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Overcoming Destructive Workplace Habits and Increasing Communication

Dilip Ramachandran

CEO and Chief Product Therapist at Nimi

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Having Strongly Opinionated Leaders

At a previous company, I was hired onto a website team with the straightforward task of updating the CMS. This task was a very high-priority project to the CEO, and he didn’t want to leave anything to chance. He hired me with ten years of product management experience, a VP of design with 25 years of experience, an engineering leader with 15 years, and a marketing leader with 15 years of experience.

The executive team thought that by hiring these individuals who were successful within their careers with significant experience, updating the CMS would be straightforward. It turned out that each of these leads was very strongly opinionated, and we had difficulty deciding who should lead the team.

Mitigating Leadership-Drive Destructive Environments

The Power Struggle:

There was an ongoing discussion regarding who should lead and we mired in this debate for over six weeks. Each member had a strong perspective based on their years of experience in their specialty. The debate turned philosophical about the software development lifecycle. Responsibilities circled, and we made minimal progress towards building the site.

Assigning a Leader to a Destructive Environment:

The executive team noticed that our group was not progressing and decided to appoint a leader. This shift in management created a role change as the individual in charge felt as if they won the debate. Since we had spent so many months arguing, our new leader made our day-to-day work life difficult and promoted a destructive environment.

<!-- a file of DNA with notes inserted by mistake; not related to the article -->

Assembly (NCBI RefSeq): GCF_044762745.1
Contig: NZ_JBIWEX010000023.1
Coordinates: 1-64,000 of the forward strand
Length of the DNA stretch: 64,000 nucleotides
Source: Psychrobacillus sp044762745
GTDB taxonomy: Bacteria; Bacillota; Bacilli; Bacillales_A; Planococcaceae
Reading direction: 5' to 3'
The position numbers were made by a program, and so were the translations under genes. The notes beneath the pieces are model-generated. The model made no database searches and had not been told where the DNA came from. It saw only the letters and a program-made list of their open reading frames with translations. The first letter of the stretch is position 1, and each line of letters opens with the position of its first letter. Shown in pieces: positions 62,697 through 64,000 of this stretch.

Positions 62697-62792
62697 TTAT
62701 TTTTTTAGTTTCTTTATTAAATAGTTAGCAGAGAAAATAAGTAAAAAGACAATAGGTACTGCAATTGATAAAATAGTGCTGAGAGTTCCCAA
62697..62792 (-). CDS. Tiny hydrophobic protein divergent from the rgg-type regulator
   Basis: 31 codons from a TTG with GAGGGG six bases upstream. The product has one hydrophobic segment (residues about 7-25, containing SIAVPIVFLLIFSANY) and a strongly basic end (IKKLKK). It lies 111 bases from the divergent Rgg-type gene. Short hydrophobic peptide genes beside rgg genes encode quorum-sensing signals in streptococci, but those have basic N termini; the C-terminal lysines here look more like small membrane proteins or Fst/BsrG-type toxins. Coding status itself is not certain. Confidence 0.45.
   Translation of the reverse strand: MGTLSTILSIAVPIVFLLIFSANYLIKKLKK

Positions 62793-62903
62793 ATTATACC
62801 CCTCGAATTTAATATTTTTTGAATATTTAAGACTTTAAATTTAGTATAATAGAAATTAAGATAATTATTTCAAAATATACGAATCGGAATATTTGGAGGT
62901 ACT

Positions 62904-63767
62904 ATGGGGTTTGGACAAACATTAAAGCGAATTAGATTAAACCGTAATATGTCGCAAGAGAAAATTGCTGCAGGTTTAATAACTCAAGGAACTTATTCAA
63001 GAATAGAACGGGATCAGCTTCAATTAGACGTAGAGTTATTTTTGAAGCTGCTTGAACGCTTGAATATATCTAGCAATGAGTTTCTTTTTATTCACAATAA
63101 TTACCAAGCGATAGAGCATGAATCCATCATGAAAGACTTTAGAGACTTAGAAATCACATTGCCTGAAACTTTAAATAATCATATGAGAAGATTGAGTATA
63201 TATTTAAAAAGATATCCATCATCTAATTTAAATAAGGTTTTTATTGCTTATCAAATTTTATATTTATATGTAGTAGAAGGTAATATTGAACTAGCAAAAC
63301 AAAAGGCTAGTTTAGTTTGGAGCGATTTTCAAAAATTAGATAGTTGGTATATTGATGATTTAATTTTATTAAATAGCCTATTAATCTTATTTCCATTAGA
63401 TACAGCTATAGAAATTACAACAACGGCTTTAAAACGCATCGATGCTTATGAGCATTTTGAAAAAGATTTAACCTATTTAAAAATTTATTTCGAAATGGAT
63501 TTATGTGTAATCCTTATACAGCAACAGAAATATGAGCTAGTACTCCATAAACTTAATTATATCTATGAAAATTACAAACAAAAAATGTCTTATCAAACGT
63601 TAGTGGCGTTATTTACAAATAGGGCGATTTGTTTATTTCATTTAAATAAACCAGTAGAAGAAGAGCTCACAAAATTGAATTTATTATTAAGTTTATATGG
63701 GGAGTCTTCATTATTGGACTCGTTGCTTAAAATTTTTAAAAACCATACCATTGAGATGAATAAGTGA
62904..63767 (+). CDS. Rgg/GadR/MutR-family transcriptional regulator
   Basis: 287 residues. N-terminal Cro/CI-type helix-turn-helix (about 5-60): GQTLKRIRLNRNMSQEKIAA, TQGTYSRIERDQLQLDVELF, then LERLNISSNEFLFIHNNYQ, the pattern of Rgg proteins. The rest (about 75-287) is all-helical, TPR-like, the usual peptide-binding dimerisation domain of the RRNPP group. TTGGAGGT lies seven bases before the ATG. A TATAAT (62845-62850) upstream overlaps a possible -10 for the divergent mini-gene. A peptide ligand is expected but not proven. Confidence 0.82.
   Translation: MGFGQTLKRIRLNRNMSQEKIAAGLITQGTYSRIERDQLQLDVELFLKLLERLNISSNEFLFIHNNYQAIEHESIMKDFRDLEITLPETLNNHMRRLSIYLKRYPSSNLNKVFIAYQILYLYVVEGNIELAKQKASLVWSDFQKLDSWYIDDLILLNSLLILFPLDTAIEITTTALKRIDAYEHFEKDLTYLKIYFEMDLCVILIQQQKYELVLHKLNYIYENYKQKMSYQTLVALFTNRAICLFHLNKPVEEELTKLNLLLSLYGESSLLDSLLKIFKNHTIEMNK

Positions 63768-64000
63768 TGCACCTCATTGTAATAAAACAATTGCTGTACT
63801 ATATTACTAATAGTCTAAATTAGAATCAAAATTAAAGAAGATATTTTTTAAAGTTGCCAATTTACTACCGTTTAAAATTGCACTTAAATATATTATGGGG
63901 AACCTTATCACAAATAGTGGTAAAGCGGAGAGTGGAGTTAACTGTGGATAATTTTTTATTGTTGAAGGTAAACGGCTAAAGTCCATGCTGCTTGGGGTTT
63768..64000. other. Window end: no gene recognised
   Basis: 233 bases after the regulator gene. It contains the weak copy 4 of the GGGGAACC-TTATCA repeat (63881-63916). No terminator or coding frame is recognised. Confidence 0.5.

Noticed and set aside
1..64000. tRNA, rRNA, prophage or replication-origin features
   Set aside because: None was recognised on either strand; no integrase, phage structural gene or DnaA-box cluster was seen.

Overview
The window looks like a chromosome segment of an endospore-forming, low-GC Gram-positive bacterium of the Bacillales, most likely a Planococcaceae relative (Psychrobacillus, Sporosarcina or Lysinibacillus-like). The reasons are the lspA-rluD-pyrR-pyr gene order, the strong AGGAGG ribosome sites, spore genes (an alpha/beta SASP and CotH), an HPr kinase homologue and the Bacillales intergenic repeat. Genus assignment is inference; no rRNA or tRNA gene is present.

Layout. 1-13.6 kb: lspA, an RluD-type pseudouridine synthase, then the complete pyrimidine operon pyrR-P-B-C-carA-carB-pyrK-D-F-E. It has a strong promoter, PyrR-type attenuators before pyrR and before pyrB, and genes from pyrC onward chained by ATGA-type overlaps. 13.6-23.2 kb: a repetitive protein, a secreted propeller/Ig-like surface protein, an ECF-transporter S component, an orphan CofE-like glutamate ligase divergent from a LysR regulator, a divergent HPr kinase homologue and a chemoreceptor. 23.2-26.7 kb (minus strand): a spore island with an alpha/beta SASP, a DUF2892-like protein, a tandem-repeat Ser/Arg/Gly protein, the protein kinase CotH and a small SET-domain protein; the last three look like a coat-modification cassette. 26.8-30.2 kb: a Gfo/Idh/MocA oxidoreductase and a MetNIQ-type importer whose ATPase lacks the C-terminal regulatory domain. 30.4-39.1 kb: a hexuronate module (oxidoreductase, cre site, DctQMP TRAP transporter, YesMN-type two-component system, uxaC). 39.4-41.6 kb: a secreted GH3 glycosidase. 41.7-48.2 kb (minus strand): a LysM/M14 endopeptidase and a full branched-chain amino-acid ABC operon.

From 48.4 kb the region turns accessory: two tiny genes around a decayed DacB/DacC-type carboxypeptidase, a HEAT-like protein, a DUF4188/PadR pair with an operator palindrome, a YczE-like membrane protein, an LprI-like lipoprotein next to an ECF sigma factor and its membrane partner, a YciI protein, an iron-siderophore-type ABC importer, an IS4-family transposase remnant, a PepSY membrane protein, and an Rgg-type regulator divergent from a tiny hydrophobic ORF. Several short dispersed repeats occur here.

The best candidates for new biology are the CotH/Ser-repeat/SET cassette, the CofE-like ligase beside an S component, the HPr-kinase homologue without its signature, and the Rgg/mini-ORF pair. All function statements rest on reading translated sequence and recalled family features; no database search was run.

The internal battle within our team completely halted our productivity and brought down our morale. Other teams were shipping core products before we began to progress on our website. The destructiveness was present to the point where teams tried to undermine one another.

Understanding Intent:

At the end of the day, each individual had the same goal, to build the best product possible. Things got misconstrued while deciding on a roadmap and executing on it. The executive team decided that these strong personalities couldn’t come to a solution and the best move was to split up. Each experienced individual was moved to lead their own initiatives. Since there were so many other projects in the company, splitting up ended up being a win-win solution. Each leader had the chance to take ownership and manage a group of individuals in their specialized skill set.

Hiring for Long-Term Legacies

  • When hiring individuals to a team, you can’t solely think about their day-to-day activities but also need to incorporate their legacy into the thought process.
  • Especially when dealing with type A personalities, individuals want something that they can take ownership of and won’t feel underutilized.
  • Understanding intentions is essential when working with others. If our team had taken the time to discuss our end goals, we would have realized that we were all on the same team and may have collaborated more freely.

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Dilip Ramachandran

CEO and Chief Product Therapist at Nimi


Leadership DevelopmentCommunicationOrganizational StrategyDecision MakingCulture DevelopmentEngineering ManagementPerformance MetricsLeadership TrainingPerformance ReviewsFeedback Techniques

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